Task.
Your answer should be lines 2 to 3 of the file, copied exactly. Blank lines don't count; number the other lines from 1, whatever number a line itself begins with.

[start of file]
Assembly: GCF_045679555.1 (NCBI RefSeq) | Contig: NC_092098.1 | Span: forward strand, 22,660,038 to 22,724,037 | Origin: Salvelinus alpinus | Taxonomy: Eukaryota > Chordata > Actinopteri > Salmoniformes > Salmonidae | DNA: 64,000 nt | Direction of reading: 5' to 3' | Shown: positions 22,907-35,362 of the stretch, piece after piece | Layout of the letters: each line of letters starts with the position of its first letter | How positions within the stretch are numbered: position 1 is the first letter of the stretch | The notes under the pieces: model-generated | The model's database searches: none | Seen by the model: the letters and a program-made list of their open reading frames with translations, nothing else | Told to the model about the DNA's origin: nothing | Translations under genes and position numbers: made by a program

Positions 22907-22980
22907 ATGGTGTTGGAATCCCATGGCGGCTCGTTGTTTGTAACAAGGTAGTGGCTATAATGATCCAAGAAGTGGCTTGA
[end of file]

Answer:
Positions 22907-22980
22907 ATGGTGTTGGAATCCCATGGCGGCTCGTTGTTTGTAACAAGGTAGTGGCTATAATGATCCAAGAAGTGGCTTGA